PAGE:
What's Not Up, Doc? Community Pharmacy Accreditation
Two different efforts are underway to accredit community pharmacies. Although these would be voluntary accreditations (at least initially), NCPA continues to oppose community pharmacy accreditation because it's yet another "stick" to community pharmacists rather than a "carrot" that would give pharmacies an incentive to participate.
One effort is led by a health care accrediting organization called URAC. The other is a combined effort by the American Pharmacists Association (APhA) and the National Association of Boards of Pharmacy (NABP) called the Center for Pharmacy Practice Accreditation (CPPA).
Since 1998 NCPA's official position has been to support individual state boards of pharmacy as the regulating bodies for pharmacy, rather than another entity providing national oversight. While neither of these accrediting programs would be regulating bodies (at least initially), we are not hearing of demand from community pharmacies, patients, or payers to accredit pharmacies. Two years ago, NCPA surveyed its members about community pharmacy accreditation, and 77% of the respondents said national accreditation was not necessary. The concerns I listed in the Aug. 27, 2010 Executive Update were:
- Is there evidence that suggests accreditation is needed?
- If evidence exists, accreditation should be voluntary.
- More dialogue is needed with the affected stakeholders and each state board responsible for oversight of pharmacies and pharmacist licensure.
- If accreditation is needed, it should not create a profit center for any accrediting body.
Additional concerns are:
- The costs—the fee to the accrediting body plus the cost to prepare for accreditation
- How long will it take before "voluntary" becomes "required" accreditation?
- Will accreditation be used as the "admission ticket" for pharmacies to participate in restricted networks?
- Is this a precursor to a national board of pharmacy, eventually making the state boards less relevant?
- Would sampling be permitted as it was by most DME accrediting programs (i.e., a few years ago when pharmacies with less than 5% of the business were required to be accredited to sell DME, only a few of a chain's pharmacies had to be accredited while every independent pharmacy location had to be accredited)?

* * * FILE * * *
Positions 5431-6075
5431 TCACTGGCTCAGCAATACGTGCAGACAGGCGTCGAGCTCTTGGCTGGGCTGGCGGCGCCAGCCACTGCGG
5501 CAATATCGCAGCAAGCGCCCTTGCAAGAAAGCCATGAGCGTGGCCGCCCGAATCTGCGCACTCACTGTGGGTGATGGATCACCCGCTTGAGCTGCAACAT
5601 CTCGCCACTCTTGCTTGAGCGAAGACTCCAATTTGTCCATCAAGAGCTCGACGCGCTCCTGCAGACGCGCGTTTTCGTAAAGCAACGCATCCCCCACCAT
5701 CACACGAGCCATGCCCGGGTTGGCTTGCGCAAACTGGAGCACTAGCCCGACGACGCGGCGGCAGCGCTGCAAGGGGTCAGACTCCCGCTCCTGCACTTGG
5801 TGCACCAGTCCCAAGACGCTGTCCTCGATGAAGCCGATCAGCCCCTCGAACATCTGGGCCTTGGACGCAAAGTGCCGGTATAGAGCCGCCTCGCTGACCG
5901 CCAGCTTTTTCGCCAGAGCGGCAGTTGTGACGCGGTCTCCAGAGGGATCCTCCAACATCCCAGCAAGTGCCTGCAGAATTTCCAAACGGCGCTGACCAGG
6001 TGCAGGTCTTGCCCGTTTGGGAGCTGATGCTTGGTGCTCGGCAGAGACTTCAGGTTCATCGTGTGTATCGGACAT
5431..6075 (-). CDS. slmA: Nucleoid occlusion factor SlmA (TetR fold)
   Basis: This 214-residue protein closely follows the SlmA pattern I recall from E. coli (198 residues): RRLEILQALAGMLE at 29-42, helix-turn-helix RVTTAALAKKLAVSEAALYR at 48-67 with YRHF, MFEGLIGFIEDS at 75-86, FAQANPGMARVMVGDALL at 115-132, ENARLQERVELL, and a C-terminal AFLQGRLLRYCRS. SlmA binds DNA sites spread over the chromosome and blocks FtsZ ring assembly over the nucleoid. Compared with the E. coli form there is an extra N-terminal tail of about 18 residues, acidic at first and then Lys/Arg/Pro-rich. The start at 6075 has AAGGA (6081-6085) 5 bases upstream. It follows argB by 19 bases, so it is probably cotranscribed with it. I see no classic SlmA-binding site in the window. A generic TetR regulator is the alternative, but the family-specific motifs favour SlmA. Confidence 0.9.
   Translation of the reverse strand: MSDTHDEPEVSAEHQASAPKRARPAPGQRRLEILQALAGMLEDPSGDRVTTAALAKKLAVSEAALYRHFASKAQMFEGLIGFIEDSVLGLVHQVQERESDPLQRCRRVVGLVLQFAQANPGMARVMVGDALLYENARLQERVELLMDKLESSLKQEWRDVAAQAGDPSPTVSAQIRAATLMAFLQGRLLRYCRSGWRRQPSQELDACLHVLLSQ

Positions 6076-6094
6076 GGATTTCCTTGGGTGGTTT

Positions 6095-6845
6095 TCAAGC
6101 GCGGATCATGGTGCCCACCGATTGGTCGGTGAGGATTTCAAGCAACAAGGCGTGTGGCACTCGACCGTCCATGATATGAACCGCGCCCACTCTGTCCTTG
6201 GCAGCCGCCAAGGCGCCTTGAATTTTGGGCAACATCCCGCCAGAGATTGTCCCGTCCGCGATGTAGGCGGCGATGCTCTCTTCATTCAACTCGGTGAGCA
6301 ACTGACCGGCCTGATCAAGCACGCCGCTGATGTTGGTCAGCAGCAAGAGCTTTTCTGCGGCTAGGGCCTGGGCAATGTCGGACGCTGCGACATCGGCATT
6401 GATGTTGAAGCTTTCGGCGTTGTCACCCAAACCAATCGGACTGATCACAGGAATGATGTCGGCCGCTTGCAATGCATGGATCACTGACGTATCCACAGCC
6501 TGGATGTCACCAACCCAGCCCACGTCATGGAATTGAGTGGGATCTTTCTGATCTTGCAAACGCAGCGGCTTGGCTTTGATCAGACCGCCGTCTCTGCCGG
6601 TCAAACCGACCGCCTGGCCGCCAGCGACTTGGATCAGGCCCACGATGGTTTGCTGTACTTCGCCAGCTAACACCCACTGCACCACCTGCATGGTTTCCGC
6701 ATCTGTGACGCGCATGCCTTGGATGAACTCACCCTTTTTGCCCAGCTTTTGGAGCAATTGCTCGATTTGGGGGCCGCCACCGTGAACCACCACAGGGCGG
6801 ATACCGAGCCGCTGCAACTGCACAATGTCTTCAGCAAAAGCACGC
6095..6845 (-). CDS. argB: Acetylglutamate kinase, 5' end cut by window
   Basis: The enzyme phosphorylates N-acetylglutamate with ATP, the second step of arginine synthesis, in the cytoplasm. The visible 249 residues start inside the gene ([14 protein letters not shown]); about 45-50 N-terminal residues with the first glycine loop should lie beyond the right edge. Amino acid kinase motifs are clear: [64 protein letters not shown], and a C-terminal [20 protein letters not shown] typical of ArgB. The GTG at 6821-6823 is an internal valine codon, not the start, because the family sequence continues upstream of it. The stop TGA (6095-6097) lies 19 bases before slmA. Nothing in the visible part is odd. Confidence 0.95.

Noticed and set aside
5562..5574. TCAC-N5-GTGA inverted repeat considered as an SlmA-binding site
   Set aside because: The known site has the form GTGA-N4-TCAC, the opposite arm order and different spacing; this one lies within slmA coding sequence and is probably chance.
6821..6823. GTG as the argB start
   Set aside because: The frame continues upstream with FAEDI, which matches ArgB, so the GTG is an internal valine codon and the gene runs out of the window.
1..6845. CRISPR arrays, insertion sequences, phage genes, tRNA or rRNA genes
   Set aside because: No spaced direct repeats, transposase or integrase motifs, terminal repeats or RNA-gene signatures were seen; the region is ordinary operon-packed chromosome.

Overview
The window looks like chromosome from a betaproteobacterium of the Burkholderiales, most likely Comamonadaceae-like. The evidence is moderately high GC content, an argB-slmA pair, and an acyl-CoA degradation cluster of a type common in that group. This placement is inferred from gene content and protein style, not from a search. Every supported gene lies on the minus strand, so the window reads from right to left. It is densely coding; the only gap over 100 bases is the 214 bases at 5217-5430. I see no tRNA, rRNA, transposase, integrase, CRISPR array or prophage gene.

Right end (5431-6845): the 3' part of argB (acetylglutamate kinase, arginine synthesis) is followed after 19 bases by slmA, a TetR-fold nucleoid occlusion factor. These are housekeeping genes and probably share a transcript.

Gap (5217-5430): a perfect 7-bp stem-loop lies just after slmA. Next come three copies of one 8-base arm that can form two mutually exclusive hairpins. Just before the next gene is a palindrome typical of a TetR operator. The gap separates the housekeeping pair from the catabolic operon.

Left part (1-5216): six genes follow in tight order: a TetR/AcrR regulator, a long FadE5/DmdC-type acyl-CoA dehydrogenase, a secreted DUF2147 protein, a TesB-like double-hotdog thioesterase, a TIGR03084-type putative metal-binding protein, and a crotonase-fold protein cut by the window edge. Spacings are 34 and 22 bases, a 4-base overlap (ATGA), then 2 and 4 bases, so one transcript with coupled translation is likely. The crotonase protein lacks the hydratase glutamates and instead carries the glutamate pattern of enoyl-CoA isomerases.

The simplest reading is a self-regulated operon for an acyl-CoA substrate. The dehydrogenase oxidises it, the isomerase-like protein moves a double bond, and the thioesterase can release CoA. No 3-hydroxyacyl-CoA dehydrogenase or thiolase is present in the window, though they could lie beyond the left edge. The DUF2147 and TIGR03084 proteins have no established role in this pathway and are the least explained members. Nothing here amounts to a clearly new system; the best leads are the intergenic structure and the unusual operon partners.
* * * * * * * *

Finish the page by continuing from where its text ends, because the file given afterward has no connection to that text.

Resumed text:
- Where are the incentives for community pharmacy?
On that last point, the conversation changes if accreditation is a carrot rather than a stick. For example, URAC's history with pharmacy has included accrediting PBMs, mail order pharmacies, and specialty pharmacies. If accreditation meant higher reimbursement that more than paid for the accreditation fees, it's a somewhat different conversation. If accreditation meant a different auditing process than the current model that has the PBM as prosecutor, judge, and jury, again it's a different discussion. Unfortunately, the concern is that accreditation has a greater likelihood as being used as an unfunded stick than as a carrot.
NCPA has talked in Executive Update about the importance of community pharmacies aggregating on numerous occasions. As pharmacies diversify their revenue streams, I could see a health plan hiring a network of community pharmacies to provide services such as adherence, blood pressure screenings, diabetes counseling, immunizations, or asthma and other pharmacist-delivered patient care services.
But does that health plan care that the pharmacy is accredited? Or instead, does it care that the pharmacy network will, for example, follow an agreed upon protocol with high blood pressure patients and document the outcome? My bet is that what the health plan cares about is results... not if the pharmacy is accredited.
Maybe, in the hypothetical scenario described above, the health plan would want participating pharmacists to take a continuing education course so they know that all the participants are on the same page with the protocol. There would be a carrot in that model, but that's a far cry from the more invasive, more costly, less specific community pharmacy accreditation models that are being designed.
APhA coordinated the drafting of the standards for the CPPA accreditation program. To its credit, despite knowing how controversial accreditation is, APhA has invited comments from NCPA members and all of community pharmacy.
If you want to provide feedback, go online and submit your comments by Aug. 15. URAC also recently released its draft standards and is looking for comments from the pharmacy community. The deadline for comments to URAC is Aug 17.
NCPA will be providing comments to both sets of draft standards, and we encourage you to do so as well. In addition, NCPA will be sending all members a separate communication in the coming days with instructions on how to submit comments to both sets of standards, as well as talking points for your consideration. Please send a copy of the comments you submit to either organization to Carolyn Ha, PharmD, NCPA director of professional affairs, at Carolyn.Ha@ncpanet.org.
While we certainly respect our pharmacist colleagues, we have told them that as currently structured, a significant majority of NCPA's membership disagrees with what they are drafting. Community pharmacy accreditation has all the makings of another stick at a time when community pharmacy needs more carrots.